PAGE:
Monday, 29 April 2013

I'm going to be Poet in Residence at Logan Botanic Garden!

Yes!  At last I'm allowed to shout about it!  I'm so honoured to be joining Gerry Loose, Mandy Haggith and Sue Butler as one of the four poets selected for the brilliant new project Walking With Poets, a partnership between the Scottish Poetry Library, Royal Botanic Garden Edinburgh and Cove Park..  Each of us will have a month long writing and walking residency at our assigned Scottish Botanic garden, as well as a fortnight’s residency later on at Cove Park.

This fantastic opportunity has come about through the first aim of the Scottish Poetry Library: 'bringing people and poems together', and most appropriately, etched into the flagstone at the entrance to the Library,  Patrick Geddes's words 'by leaves we live'.

We will each work from an iPad (and yes, this is also rather exciting for me) for the duration of our residency, with which to contribute regularly to an online blog Walking With Poets, with photographs, poems and observations from the garden. We'll run writing workshops and guided walks for various age groups during our stay in the garden, providing endless opportunity for sharing the wonders of these extraordinary places with the people who come along.

From the start I've been madly obsessed with Logan Botanic Garden.  After 12 years living in Dumfries and Galloway I know it fairly well, and have always loved visiting it.  Because it's so strange - an exotic garden in the warm Gulf Stream, perched on the long, thin, green peninsula of the Rhins, at the very edge of Scotland, lapped by the seas.
And inside it, those palm trees sheltered by tall, dusty walls, which are all that remain of the old castle of Balzieland, said to have burned down at the end of the fifteenth century.

At the thought of waking up there, early on an August morning, my fingers itch for a notebook.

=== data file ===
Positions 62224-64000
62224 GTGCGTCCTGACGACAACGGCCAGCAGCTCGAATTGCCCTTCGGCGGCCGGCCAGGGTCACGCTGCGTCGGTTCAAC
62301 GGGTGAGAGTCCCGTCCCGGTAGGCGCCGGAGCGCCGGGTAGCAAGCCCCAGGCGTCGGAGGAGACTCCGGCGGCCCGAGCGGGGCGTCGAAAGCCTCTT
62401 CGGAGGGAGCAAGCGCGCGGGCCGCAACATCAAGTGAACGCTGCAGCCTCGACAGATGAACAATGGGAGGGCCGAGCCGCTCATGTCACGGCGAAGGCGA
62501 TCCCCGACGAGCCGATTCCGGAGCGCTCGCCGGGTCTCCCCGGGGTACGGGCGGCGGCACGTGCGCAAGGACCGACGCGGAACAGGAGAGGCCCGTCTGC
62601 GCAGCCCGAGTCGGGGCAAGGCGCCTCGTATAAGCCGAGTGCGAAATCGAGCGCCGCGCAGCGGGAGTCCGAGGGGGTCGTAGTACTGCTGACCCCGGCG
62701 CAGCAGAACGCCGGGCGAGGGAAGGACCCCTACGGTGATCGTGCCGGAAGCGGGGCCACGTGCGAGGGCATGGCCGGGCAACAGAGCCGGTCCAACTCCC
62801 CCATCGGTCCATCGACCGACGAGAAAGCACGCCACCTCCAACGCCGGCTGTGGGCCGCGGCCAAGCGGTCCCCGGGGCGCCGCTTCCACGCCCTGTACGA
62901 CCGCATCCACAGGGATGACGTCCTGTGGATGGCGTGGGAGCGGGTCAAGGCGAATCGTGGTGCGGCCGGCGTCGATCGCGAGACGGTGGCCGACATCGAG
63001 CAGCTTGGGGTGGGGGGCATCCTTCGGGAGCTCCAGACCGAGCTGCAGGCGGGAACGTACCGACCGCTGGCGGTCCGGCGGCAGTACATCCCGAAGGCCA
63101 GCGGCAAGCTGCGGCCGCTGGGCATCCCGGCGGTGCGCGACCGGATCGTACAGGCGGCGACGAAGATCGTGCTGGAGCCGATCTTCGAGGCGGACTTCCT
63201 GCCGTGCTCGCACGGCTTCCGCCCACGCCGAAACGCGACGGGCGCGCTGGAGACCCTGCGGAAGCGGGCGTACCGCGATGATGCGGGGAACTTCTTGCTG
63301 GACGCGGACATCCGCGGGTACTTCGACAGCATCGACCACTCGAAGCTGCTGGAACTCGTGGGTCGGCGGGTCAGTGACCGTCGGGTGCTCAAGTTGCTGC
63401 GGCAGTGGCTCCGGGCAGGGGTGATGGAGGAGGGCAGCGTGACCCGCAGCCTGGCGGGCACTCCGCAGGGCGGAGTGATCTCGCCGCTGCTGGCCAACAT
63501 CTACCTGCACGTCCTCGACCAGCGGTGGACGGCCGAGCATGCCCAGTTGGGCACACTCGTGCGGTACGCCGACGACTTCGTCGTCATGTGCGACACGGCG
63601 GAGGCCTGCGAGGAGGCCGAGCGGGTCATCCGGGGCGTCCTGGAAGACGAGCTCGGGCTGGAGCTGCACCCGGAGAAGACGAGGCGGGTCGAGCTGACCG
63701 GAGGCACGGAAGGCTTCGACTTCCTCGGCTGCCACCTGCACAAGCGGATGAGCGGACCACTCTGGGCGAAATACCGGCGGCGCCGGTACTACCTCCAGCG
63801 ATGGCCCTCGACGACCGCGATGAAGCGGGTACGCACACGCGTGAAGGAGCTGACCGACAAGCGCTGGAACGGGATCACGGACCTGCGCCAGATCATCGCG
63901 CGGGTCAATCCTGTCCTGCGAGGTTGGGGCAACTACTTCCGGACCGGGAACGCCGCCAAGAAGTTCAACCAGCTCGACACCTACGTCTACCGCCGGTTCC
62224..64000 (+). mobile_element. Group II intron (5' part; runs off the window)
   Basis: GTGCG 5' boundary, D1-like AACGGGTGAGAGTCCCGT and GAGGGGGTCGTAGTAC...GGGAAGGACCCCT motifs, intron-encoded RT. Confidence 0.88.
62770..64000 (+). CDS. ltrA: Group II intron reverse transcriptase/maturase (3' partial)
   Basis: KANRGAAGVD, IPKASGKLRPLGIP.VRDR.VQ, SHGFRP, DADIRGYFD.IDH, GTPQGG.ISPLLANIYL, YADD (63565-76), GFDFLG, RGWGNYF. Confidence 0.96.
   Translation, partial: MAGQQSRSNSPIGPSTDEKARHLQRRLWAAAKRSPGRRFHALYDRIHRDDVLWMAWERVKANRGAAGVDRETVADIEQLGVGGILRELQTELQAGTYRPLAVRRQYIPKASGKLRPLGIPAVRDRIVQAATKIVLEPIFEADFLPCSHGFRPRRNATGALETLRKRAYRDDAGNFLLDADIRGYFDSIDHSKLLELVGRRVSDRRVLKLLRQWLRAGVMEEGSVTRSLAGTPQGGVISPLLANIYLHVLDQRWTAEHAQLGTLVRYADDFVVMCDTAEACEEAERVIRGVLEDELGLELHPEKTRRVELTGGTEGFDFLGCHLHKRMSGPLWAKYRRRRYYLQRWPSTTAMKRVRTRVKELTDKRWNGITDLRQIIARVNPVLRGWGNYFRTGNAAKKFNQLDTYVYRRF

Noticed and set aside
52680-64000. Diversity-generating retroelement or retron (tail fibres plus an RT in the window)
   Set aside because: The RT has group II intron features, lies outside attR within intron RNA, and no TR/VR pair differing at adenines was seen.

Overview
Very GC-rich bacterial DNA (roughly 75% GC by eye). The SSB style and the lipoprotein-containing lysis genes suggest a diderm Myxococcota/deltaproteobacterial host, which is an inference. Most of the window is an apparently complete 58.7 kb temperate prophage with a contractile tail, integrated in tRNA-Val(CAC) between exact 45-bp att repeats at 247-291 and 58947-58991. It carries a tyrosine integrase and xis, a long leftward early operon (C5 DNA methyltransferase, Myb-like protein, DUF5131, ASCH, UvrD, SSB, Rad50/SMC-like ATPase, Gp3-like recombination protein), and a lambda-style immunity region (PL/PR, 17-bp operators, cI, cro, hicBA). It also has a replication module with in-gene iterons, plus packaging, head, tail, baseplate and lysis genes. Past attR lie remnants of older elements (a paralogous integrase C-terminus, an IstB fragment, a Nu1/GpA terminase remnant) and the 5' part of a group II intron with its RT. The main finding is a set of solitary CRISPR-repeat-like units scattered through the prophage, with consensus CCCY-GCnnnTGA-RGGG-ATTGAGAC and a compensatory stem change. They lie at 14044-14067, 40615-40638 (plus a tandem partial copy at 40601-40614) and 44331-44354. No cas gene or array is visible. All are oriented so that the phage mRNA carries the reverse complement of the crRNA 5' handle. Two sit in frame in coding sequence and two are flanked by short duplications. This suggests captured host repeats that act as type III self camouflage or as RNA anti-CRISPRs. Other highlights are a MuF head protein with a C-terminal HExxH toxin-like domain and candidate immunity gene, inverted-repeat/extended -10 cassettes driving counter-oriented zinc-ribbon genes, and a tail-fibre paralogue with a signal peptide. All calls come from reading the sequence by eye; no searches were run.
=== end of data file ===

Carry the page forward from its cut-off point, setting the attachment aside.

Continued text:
1 comment:

  1. “Women’s Lib Under the Rising Sun”

    by Giuseppi Martino Buonaiuto

    You might think that Women’s Lib in
    Japan began due to the flood of
    Western thinking reaching
    Its isolated shores after
    The so-called Meiji Restoration in 1868.
    But you’d be wrong.
    Think about it: American and European girls
    Were not exactly burning their bras
    In the late nineteenth century.
    What deluge of Western thinking & influence?

    It was in the aftermath
    Of World War II that
    Real changes to the status of
    Japanese women began.
    Most of the young & middle-aged
    Husbands & fathers were dead.
    Their cities were garrisoned,
    By tall Caucasian-Americans,
    Calling the shots.
    Nip local honey
    Trading their tight twats
    For PX ration cards,
    Chocolate & cigarettes, or
    “B-Yen” military scrip,
    That funny money
    Issued to American Soldiers, Sailors and Airmen.
    Why would we still honor
    Japanese males?
    You lost the war, Samurai Sam.
    It’s your fault your
    Wives and mothers,
    Your Geishas & Mama-sans,
    Are all whores for the
    Gaijin (外人?, [ɡaidʑiɴ]) Conquerors!
    Your daughters literally nipped in the bud.
    General MacArthur’s mandate—
    That new Japanese constitution of 1946--
    Stipulating equality between the sexes.
    Japanese women unleashed.
    Godzilla in the Ginza: Amok.